Kirby Puckett in Critical Condition
Former Minnesota Twins center-fielder Kirby Puckett had a stroke at his Arizona home yesterday and was taken to a hospital for surgery, the team announced from its spring training camp. The 44-year-old Puckett, who led Minnesota to World Series titles in 1987 and 1991 and is a member of the Hall of Fame, was taken to a Scottsdale hospital where neurosurgery was performed to evacuate the bleeding in his head. Mr. Puckett is in critical condition.
This is the second famous case of hemorrhagic stroke in as many months. The most common risk factor is hypertension, which causes nearly 60% of all strokes of this type. Other causes include amyloid angiopathy, trauma, cocaine and ruptured arteriovenous malformation.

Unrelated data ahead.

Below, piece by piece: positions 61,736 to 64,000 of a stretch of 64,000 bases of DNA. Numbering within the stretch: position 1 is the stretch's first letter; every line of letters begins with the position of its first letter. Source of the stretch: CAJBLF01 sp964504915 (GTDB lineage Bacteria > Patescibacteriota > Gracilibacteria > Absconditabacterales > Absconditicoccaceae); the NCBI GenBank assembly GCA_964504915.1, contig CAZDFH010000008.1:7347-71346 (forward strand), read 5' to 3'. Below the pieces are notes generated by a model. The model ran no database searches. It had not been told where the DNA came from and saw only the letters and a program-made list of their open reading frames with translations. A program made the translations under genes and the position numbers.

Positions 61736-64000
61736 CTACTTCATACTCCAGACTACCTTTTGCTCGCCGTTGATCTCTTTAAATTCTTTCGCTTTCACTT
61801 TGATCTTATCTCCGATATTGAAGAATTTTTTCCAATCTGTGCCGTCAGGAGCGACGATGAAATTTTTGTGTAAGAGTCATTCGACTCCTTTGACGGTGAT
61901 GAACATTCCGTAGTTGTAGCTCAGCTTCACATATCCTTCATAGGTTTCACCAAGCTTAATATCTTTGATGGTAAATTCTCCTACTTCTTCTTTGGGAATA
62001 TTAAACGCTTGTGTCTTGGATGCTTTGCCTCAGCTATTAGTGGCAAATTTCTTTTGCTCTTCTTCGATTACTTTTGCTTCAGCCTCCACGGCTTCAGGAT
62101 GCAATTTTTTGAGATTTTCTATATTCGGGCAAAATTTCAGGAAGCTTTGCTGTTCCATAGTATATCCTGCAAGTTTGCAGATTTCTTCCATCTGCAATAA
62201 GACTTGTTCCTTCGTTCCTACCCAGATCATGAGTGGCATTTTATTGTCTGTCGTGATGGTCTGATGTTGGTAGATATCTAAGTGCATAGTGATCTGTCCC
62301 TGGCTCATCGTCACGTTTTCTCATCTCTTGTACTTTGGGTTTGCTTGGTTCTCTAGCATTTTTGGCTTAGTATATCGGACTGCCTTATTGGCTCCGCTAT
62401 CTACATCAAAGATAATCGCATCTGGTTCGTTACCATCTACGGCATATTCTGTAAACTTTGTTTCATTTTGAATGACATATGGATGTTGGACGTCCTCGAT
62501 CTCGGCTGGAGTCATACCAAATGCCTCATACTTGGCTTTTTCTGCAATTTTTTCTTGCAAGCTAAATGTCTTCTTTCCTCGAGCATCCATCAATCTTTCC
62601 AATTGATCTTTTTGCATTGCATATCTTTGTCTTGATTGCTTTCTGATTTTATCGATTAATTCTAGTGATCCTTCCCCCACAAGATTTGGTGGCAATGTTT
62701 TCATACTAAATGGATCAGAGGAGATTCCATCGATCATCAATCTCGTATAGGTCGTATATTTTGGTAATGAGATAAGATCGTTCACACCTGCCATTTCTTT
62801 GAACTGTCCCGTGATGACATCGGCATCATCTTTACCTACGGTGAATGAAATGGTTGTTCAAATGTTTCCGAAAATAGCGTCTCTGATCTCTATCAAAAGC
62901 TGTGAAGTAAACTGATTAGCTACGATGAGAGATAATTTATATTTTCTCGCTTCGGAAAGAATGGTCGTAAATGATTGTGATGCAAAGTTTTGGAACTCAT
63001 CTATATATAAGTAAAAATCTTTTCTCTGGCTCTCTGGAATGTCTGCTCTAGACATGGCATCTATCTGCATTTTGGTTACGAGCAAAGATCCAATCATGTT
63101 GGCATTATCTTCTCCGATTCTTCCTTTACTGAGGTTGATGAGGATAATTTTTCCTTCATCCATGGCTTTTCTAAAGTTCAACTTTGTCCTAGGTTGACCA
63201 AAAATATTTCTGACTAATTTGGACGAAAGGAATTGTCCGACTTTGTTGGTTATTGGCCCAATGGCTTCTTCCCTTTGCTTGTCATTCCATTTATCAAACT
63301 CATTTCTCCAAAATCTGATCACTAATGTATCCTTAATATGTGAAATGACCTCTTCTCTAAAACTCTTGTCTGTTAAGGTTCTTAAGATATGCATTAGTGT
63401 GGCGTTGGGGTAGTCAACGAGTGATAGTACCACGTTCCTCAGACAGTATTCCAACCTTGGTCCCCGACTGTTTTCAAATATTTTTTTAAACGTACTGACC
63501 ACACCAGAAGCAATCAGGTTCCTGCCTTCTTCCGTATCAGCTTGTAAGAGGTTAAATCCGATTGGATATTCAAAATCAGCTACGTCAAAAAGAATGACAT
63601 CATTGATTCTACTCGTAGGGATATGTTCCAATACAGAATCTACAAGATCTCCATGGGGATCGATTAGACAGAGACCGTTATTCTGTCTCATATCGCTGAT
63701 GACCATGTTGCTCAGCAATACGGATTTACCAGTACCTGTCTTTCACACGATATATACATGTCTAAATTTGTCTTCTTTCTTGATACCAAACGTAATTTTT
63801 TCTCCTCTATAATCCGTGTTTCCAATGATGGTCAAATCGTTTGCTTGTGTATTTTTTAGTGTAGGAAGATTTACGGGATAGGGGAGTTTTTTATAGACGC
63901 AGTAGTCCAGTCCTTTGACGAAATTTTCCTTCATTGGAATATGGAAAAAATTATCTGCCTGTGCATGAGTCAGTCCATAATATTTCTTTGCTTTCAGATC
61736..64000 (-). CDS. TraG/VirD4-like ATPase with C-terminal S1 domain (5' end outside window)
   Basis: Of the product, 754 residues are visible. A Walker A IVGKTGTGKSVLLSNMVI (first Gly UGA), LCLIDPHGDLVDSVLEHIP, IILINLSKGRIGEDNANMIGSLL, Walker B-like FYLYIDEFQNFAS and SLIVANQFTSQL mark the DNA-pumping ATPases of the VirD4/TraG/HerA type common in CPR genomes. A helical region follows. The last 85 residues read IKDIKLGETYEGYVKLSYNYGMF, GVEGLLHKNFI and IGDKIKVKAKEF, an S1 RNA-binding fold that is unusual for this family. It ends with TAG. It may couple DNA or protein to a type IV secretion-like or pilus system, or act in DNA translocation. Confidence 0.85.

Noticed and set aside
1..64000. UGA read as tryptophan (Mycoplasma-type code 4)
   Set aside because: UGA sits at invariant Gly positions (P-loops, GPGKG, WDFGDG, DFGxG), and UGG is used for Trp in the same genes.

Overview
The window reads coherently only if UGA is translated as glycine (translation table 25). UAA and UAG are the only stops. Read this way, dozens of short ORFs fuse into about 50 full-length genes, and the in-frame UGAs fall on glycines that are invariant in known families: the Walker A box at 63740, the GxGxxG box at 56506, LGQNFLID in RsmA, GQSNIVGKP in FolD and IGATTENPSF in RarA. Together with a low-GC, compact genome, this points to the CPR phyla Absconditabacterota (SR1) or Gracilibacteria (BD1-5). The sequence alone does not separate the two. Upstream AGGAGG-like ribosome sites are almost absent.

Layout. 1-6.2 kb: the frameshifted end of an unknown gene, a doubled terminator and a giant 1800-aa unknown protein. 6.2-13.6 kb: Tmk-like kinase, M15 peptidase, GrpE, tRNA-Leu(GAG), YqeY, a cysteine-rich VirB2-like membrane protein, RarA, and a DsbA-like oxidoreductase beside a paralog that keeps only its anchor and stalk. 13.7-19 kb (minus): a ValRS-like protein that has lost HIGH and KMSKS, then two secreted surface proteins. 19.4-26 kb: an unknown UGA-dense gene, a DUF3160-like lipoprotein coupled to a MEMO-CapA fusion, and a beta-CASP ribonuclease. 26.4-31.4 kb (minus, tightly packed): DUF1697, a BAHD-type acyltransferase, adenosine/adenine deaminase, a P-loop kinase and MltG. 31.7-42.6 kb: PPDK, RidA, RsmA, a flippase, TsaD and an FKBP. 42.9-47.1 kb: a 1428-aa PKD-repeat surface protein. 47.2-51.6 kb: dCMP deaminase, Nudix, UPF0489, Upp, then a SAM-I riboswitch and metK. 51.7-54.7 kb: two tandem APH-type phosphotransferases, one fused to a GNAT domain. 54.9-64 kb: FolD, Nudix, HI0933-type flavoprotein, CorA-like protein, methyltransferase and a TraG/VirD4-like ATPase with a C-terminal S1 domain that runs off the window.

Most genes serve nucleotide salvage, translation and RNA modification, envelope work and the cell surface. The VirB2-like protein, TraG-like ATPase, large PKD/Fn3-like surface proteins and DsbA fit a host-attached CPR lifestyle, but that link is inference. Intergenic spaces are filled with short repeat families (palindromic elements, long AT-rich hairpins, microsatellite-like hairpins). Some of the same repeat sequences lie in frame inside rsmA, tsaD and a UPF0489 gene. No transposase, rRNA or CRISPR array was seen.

Mr. Puckett is pretty young for this type of condition. Which can make causes other than hypertension more likely. However, it is unclear is Mr. Puckett did suffer from Hypertension although his recent weight (>300 lb.) makes it likely that he did. Some of his history may suggest risky behavior and makes cocaine use likely (Although I am by no way claiming that he had).
In terms of need for surgery to evacuate hematomas. evacuation of the hematoma is generally not helpful except in cerebellar hemmorhages. Most hematomas more than 3 cm in diameter also require surgical drainage. There are other indications for surgery that include clipping of an AV malformation or placement of shunt. Regardless of the cause, the need for surgery often indicates a poorer prognosis.
More to come as information is released.